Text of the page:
And how doth drunkenness promote the gaiety of conversation? Does it not destroy all conversation ; for what is conversation, but the communication of rational and agreeable thoughts? If conversation is to begin where thinking ends, may it be my lot to have no one to converse with. Surely it is better to live in a desart, than a bedlam, especially if I am to be as mad as the other lodgers. The man of sense and spirit needs not the assistance of strong liquors; and is never more gay and agreeable, than rising from a calm and natural night's rest. On the other hand, in vain doth the stupid blockhead hope, that strong drink will give wings to his heavy soul. It is impossible for him to find a moment's medium of sprightliness between his natural dulness, and his drunken madness. Such a one may be a fool or'a madman; but he can never be a wit; even his ridiculous flashes, of which he is so vain, are not the issues of his own brain, but of a bottle; and are nothing better than the froth of what he hath drank. If he makes his company merry, do they not rather laugh at him, than with him? Do not silly people, like them, laugh at a natural fool, for no other reason, but because they are tickled with the sight of one who is even sillier than themselves ? And if they should at any time express their admiration by their mirth, certainly it is hard to say, whether the stupid and empty jest, or the senseless peal of laughter that roars in its applause, is the stronger proof of folly. To imagine that strong drink can help to pump wit out of a blockhead, is surely a strange opinion; buffoonry indeed, and impertinence, with wild flights and sallies, it may. He, who is so void of sense, as to seek for honour this way, knows not what honour is, and it is folly next his own, to spend time with him; and therefore I shall dismiss him with the words of the prophet, *shameful spewing shall be on his glory.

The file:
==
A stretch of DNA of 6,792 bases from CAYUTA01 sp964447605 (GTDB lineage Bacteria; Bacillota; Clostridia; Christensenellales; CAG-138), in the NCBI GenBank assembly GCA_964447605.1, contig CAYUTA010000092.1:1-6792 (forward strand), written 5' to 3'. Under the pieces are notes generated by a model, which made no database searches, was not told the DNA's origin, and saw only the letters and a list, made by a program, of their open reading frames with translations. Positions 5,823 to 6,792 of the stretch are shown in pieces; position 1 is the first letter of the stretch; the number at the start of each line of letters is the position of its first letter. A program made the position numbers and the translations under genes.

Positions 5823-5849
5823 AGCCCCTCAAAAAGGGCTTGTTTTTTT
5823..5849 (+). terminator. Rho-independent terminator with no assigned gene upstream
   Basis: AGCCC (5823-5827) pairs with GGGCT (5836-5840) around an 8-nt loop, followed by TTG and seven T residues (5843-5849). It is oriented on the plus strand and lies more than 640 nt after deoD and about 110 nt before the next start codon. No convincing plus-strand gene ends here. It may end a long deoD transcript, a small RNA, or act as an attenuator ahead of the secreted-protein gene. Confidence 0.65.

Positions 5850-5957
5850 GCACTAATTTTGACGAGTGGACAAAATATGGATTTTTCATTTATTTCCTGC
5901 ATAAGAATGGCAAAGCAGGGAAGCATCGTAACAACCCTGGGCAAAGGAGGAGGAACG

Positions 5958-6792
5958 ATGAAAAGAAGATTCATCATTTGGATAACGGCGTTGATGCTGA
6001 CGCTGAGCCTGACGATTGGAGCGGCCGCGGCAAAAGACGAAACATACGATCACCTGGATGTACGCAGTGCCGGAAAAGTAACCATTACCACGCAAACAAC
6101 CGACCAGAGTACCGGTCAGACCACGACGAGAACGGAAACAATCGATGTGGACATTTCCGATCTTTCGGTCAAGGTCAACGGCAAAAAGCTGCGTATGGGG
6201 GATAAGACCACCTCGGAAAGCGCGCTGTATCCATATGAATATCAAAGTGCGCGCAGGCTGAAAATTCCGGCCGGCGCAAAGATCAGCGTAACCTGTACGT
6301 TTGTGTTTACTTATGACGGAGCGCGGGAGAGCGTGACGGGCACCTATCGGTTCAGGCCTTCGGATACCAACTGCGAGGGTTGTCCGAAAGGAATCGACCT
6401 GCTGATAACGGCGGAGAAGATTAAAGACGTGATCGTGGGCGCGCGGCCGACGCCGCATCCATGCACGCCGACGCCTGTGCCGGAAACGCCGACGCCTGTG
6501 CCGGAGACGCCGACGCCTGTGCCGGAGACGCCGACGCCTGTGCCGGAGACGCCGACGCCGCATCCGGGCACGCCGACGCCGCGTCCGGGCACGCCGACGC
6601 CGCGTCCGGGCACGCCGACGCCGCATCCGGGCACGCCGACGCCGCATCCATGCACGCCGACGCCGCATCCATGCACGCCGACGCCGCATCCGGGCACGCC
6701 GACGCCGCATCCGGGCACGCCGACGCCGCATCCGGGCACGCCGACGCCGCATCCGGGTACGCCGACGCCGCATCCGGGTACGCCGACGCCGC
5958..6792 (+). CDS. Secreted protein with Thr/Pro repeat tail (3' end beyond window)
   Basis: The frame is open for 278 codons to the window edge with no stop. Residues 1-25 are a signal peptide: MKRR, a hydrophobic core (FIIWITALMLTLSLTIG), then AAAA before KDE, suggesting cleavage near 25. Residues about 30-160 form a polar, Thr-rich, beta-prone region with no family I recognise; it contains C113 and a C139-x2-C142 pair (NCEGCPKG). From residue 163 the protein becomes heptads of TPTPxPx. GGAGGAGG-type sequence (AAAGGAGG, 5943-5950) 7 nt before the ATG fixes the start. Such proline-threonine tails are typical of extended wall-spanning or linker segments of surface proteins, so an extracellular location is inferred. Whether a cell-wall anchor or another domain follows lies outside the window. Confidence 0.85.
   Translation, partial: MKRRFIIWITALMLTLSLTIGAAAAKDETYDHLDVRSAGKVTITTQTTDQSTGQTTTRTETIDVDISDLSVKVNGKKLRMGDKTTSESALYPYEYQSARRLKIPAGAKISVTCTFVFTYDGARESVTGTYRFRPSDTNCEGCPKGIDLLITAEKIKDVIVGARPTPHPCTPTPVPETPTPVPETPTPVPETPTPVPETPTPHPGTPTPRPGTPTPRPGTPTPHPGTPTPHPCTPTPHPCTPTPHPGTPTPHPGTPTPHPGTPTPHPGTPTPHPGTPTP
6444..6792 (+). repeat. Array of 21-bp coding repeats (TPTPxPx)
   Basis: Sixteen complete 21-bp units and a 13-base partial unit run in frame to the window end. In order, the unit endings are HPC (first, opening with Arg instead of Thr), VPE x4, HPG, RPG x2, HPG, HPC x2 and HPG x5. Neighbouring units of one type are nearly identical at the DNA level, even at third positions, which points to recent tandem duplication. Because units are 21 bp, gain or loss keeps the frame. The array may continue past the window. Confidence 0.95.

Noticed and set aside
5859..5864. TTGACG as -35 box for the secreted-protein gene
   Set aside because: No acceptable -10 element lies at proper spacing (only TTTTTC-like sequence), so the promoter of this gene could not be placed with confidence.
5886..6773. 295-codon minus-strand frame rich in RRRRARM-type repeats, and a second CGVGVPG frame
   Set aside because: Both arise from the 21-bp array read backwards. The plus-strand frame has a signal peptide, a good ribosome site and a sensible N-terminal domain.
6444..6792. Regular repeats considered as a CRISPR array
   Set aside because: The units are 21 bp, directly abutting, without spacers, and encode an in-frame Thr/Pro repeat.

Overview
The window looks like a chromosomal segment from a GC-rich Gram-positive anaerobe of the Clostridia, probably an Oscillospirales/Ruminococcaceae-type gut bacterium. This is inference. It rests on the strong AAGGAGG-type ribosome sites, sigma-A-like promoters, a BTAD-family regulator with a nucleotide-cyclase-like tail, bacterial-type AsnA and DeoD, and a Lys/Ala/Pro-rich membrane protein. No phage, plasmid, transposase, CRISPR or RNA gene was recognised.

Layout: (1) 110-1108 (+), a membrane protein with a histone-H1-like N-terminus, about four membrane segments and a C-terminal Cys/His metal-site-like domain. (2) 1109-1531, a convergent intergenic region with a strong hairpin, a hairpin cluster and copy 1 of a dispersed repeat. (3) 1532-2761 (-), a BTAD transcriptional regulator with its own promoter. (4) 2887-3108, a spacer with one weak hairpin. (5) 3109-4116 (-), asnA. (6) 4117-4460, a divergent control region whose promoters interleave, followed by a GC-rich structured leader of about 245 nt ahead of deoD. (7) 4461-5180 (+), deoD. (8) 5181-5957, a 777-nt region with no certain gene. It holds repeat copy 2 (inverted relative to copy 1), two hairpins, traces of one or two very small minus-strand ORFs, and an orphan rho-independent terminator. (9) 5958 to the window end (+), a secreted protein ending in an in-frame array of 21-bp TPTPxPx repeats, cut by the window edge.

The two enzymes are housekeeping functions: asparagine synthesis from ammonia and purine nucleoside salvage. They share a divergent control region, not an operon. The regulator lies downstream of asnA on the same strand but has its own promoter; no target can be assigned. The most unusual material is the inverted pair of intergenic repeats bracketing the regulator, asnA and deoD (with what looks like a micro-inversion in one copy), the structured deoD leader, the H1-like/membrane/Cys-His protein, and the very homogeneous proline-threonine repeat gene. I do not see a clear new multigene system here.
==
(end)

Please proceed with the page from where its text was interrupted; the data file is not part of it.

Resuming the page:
The next excuse for drinking to excess, is, that it stupifies the cares and troubles of the drunkard ; which arise from three different quarters; his ill state of health, the unfortunate posture of his worldly affairs, or the stings of his guilty conscience.
As to his ill health, it must be owned indeed, that in some cases, a temperate use of generous liquors may be of considerable service; and accordingly, physicians often prescribe it, as St. Paul did to Timothy, for a strengthener of low spirited and feeble constitutions. But this hath nothing to do with the point we are handling, which is drunkenness, a vice we are not at liberty to practise, even to procure health, or prolong life, were it in any measure useful for those ends. But so far is it from being either, that poison cannot more surely, though it may more speedily, hurt us in both respects. The health of a man depends as absolutely on the right state of his brain, as his reason does; insomuch that it is impossible to hurt the one, without proportionably impairing the other. There is hardly a disease, of which intemperance, especially excess in drinking, is not the cause, or at least the fuel. Strong liquors, if taken in too great a quantity, corrupt and inflame the blood, burn and shrivel the nerves, dry up and thicken the spirits, and remarkably impair the brain, as may be seen by the immediate effect they have on it, which is as violent and manifest, as the stroke of a staff or stone; only with this difference, that if such an outward impression do not deprive us of life and reason, it soon ceases; whereas in the case of drunkenness, the cause of our disorder, being mixed with the blood,